Inertial confinement using pellets with Deuterium and Tritium exists

In the 1970's, scientists began experimenting with powerful laser beams to compress and heat the hydrogen isotopes to the point of fusion, a technique called inertial confinement fusion, or ICF. In the "direct drive" approach to ICF, powerful beams of laser light are focused on a small spherical pellet containing micrograms of deuterium and tritium. The rapid heating caused by the laser "driver" makes the outer layer of the target explode. In keeping with Isaac Newton's Third Law ("For every action there is an equal and opposite reaction"), the remaining portion of the target is driven inwards in a rocket-like implosion, causing compression of the fuel inside the capsule and the formation of a shock wave, which further heats the fuel in the very center and results in a self-sustaining burn known as ignition.

If you look at the image of the laser set up, it is a fairly large one, size of a football field. One needs new laser technology to start considering such bombs.

It may be possible that nested pellets with some engineering ingenuity could successively get a bigger and bigger implosion within a design like the Teller Ulam one finally destroying the laser in the last explosion, if a small enough laser could be devised. This last seems to me improbable with current technology.

  • $\begingroup$ I know about this--- I was thinking of surrounding the pellet with fissile material, so that the fusion produces secondary x-rays, which then are used to ablate a small, but otherwise standard pusher-foam-li-d-spark-plug secondary, which then explodes with more x-rays, and then a tertiary, etc. I see your point though about destroying the laser--- but I would think you could guide the lasers in an unfocused form to an underground location where the explosion would not destroy it. $\endgroup$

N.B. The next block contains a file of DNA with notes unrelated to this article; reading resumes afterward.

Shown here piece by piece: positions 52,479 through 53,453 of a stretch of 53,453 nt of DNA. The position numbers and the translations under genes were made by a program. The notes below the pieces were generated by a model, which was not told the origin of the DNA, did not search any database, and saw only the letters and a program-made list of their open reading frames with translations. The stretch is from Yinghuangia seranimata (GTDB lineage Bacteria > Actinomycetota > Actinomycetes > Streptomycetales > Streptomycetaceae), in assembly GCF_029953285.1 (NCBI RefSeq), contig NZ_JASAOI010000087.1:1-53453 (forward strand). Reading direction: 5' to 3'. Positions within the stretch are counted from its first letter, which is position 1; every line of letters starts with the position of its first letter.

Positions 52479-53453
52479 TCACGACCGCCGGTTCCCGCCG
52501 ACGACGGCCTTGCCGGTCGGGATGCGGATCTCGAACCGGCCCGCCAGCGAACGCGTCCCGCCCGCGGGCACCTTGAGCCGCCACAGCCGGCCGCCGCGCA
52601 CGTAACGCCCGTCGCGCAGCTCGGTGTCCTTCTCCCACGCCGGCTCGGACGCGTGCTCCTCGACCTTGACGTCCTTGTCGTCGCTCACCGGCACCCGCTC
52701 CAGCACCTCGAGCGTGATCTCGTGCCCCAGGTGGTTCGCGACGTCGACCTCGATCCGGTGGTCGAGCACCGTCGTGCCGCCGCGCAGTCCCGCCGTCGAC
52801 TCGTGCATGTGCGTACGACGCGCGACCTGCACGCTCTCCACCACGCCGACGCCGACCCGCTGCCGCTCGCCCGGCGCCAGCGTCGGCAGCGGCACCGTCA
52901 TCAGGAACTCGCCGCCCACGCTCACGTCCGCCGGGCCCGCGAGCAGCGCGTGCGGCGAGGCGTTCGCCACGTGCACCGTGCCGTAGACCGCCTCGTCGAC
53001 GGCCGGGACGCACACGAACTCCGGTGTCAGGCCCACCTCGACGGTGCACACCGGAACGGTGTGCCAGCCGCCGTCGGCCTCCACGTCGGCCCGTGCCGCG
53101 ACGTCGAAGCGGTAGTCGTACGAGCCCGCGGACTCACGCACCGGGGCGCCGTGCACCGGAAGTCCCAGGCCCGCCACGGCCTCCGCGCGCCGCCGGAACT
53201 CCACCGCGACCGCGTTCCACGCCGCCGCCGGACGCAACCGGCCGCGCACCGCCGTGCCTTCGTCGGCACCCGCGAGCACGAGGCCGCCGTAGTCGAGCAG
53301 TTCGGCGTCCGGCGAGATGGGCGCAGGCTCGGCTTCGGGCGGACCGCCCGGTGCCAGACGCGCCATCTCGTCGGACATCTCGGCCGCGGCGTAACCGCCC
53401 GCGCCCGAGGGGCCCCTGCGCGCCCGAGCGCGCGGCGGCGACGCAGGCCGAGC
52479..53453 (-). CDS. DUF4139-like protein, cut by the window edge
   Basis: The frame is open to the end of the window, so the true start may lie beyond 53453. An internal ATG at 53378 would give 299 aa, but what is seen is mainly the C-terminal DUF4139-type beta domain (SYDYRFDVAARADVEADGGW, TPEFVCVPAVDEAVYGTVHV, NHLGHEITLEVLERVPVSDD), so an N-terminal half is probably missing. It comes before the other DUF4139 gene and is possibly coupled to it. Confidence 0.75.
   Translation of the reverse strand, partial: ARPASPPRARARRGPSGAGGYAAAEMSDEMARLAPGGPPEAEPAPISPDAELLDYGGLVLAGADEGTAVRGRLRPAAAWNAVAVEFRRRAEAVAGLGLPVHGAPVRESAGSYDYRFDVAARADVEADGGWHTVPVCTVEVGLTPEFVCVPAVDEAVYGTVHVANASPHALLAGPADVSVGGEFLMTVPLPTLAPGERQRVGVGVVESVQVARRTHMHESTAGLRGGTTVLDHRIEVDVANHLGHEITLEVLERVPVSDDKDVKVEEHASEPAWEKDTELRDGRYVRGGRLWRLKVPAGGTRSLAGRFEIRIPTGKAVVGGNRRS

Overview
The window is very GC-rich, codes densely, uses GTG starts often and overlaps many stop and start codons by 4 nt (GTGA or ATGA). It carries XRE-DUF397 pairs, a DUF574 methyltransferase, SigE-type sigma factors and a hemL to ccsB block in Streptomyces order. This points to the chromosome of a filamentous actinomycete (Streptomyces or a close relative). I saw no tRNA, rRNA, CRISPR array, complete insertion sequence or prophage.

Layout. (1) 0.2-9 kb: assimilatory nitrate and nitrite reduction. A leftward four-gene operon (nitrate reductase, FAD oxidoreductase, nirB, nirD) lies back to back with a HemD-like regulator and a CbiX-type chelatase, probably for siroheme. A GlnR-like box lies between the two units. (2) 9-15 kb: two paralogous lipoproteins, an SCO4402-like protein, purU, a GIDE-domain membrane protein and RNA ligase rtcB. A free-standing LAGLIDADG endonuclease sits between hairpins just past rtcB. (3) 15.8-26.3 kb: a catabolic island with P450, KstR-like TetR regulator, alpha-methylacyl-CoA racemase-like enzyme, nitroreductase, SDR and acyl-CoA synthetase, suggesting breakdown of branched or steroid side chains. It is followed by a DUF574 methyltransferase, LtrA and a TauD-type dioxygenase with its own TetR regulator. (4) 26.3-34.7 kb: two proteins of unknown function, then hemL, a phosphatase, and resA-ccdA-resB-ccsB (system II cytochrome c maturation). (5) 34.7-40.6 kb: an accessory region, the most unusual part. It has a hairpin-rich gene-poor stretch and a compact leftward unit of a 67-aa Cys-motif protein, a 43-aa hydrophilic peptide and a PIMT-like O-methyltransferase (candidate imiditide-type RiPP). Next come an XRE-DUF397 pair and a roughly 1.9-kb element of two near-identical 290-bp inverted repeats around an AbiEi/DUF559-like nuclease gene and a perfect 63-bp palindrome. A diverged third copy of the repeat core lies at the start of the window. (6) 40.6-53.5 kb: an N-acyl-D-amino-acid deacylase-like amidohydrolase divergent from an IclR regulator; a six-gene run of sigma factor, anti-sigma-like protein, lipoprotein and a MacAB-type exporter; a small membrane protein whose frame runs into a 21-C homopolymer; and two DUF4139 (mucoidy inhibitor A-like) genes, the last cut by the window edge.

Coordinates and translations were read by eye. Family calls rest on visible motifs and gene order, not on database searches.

– Ron Maimon
    Feb 26, 2012 at 14:53
  • $\begingroup$ Well, search for "hohlraum" in this wiki article, en.wikipedia.org/wiki/Inertial_confinement_fusion . Here xrays are used for the implosion. Unless the lasers get small( nanotechnology?) I do not see how a teller type bomb could use it as an igniter. There is still the problem that the bulk has to implode ( which is what the A bomb induces) so it is not enough to have a "spark" to start the explosion. $\endgroup$
    – anna v
    Feb 26, 2012 at 18:01
  • $\begingroup$ Most of the information about this topic is classified, but it seems that the Halite-Centurion series of experiments proved that fusion can be ignited with a pulse of some tens of megajoules, getting a substantial energy gain. Staging can be used afterwards, but it has been difficult to get the initial pulse... $\endgroup$
    – mmc
    Feb 26, 2012 at 21:20
  • $\begingroup$ @mmc: If you could post what's public as an answer, that would be enough. You seem to know the public stuff comprehensively. $\endgroup$
    – Ron Maimon
    Feb 27, 2012 at 4:44